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Zhao, Huijing

Associate Professor

Research Interests: Intelligent vehicle, mobile robot, machine perception

Office Phone: 86-10-6275 7458

Email: zhaohj@cis.pku.edu.cn

Zhao, Huijing is a tenured associate professor in the Department of Machine Intelligence, School of EECS. She obtained her B.Sc. from Peking University in 1991, and Ph.D. from the University of Tokyo in 2004 respectively. She has research interest in several areas in connection with intelligent vehicle and mobile robot, such as machine perception, behavior learning and motion planning, and she has special interests on the studies through real world data collection.

Dr. Zhao has published more than 60 research papers in recent 10 years, and many of them are published in top-tier conferences and journals in her research area, such as T-ITS, ICRA, IROS, IV and ITSC. She serves as an associate editor of the T-IV since 2016, and also of the conferences ICRA12, IV17, IROS17. She has served as a key member of the Rule and Referee Committee of "Intelligent Vehicle Future Challenge in China” 2010-2014. She received the Most Influential Paper over the Decade Award from IAPR Conference on Machine Vision and Application (2009), received the Okawa Fundation Research Grant (2011), and supervised the team "FalconView" that won the first prize (100,000 EUR) of the Valeo Innovation Challenge 2015.

As the Principal Investigator (PI) and Co-PI, Dr. Zhao has been funded in three NSFC funded projects, including two general projects "On-Road Vehicles' Behavior Analysis and Contextual Understanding" (No.61573027, 2017-2019) and “Towards 3D SLAM in an Outdoor Dynamic Urban Environment”(No.60975061, 2007-2009), and a Sino-French project "PRETIV: Multimodal Perception and Reasoning for Transnational Intelligent Vehicles" (No.61161130528, 2012-2014) co-funded by NSFC and ANR. She has also been a sub-leader of a NSFC key project “Research on the Evaluation System and Integrated Testing Environment for the Intelligent Behavior of Unmanned Ground Vehicles” (No: 90920304, 2010-2013). She has been the chair of the PSA-PKU Openlab on “Multimodal Perception and Reasoning for Intelligent Vehicles” since 2012, and has been the PI of DMAPR project of the Openlab that is now on the 2nd stage (v1.0 2012-2015; v2.0 2016-2019). Her research achievements are summarized as follows:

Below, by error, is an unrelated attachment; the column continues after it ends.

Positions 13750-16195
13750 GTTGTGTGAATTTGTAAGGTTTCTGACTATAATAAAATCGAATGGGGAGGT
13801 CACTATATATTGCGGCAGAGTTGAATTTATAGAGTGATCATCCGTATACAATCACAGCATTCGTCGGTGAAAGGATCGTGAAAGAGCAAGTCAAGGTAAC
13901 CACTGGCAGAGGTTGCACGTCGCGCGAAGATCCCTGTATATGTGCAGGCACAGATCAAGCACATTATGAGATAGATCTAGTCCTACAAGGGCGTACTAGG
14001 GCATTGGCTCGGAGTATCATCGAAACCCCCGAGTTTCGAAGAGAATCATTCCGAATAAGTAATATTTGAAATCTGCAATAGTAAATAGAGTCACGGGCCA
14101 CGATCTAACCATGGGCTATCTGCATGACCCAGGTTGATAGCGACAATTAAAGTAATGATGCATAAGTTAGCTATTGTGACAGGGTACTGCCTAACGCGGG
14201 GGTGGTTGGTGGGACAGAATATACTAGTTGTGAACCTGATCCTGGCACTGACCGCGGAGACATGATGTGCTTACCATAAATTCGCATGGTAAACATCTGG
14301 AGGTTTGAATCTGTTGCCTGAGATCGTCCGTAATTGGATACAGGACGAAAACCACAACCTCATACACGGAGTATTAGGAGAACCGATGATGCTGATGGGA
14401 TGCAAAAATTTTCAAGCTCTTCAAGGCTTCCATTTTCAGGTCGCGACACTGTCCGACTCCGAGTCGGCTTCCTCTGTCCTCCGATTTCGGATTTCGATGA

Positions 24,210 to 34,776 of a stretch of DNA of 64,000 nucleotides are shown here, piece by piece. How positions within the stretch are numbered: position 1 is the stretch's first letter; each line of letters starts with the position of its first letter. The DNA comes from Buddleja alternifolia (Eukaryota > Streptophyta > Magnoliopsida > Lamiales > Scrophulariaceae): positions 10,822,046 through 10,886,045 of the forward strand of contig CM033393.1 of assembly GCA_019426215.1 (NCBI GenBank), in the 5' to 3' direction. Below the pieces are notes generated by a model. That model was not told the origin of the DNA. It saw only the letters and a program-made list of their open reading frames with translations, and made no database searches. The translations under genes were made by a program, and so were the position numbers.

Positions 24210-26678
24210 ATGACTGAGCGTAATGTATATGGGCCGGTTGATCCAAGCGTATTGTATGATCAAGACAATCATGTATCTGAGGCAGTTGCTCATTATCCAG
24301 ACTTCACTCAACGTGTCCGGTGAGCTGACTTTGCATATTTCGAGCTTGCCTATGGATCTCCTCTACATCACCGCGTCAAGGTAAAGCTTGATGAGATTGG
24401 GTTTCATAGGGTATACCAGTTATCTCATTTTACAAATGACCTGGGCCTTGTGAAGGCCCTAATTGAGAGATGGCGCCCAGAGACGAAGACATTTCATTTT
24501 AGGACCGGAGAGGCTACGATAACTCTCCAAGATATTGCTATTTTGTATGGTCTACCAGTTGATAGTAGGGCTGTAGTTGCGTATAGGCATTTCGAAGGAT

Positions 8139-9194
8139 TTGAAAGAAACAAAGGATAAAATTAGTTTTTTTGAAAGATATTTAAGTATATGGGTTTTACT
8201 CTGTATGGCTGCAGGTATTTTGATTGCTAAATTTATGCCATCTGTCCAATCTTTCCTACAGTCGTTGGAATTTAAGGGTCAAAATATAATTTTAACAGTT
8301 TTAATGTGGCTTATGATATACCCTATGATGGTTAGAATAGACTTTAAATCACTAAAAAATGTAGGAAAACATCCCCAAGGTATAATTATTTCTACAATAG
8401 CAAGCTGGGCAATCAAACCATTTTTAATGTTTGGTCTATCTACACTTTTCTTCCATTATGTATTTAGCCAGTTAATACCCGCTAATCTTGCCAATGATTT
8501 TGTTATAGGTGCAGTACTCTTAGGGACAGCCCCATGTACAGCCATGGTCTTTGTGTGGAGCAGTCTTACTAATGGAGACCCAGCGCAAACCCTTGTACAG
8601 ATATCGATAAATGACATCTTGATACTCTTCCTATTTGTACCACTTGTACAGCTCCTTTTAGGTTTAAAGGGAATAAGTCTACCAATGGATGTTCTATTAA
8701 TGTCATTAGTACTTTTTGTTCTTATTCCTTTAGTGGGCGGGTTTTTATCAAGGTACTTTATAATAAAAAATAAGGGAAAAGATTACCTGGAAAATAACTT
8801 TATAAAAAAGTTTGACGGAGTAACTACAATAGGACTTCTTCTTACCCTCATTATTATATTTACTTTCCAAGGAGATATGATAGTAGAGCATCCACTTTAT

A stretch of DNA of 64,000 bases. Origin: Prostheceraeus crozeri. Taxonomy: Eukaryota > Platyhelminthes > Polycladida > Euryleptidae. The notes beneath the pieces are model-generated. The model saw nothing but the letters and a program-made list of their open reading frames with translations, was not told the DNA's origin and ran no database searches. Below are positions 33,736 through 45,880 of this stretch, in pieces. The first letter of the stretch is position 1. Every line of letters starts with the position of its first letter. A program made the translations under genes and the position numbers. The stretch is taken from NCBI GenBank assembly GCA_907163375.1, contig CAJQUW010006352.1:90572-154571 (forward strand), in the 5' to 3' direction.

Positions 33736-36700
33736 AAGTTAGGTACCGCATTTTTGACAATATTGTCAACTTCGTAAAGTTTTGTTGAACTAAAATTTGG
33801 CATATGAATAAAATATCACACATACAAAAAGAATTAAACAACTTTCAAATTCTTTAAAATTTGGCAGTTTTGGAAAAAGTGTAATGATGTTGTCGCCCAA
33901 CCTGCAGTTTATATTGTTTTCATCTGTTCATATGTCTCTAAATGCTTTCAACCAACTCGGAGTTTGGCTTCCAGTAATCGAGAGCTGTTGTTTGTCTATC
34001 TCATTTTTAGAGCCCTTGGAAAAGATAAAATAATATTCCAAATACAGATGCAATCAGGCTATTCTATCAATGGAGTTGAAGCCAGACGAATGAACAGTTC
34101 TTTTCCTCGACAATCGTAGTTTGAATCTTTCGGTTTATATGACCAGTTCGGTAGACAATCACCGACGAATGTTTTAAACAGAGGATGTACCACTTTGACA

1) On-road trajectory data collection for naturalistic driving behavior study: Modeling and reasoning the driving behaviors in real-world traffic is crucial for the applications such as autonomous driving, advanced driving assistance systems (ADAS) etc. One of the key issues is real-world data collection. Since 2013, based on our algorithms and systems, we have been collecting the multi-modal data that monitor simultaneously the behavior of driver, ego and environmental vehicles by driving our instrumented vehicle on the public motorways in Beijing for more than 7000km by 10 different drivers. A major feature of this activity is that on-road vehicle trajectories are collected, which is crucial for tactical behavioral studies. Some data (sole-authored by PKU) has been web published, which, to the best of our knowledge, is the first dataset containing large sets of vehicle trajectories collected on-road for driving behavior studies.

2) Driving behavior modeling and reasoning using real-world driving data: A series of studies have been conducted at both semantic and behavioral levels. Car followings and lane changes are addressed, and the behaviors are studied at both the tactical and control levels. Except that the studies are conducted on real-world data, another major feature is that the driver/ego’s behavior is analyzed within the context of environmental vehicles to reveal their interactive relations. There have been studies in literature by analyzing the behaviors at certain small highway segments (e.g. 1km) due to the difficulties in on-road vehicle trajectory collection at larger area. This series of studies are featured, and the results are important to improve the intelligence of autonomous driving and advanced driving assistance systems at real-world traffic.

3) Semantic and dynamic mapping of outdoor environments: Major challenges preventing now-a-day’s mobile robots/autonomous driving systems are that the environments are complex and changing. Accurate maps with large richness of detail have been the core to reduce the difficulties in online perception and reasoning, while developing these maps containing semantic meaning and addressing scene dynamics are still open topics. A number of studies have been conducted in this scope, e.g. SLAM with MODT (Simultaneous Localization and Mapping with Moving Object Detection and Tracking); scene understanding in a large dynamic environment; scene dynamics analysis etc. While, how can a robot learn a spatial and temporal map from its own experience of the environment? How can robots share their maps to have more consistent and global knowledge of the environment? Researches are conducted to pursue answers of these questions.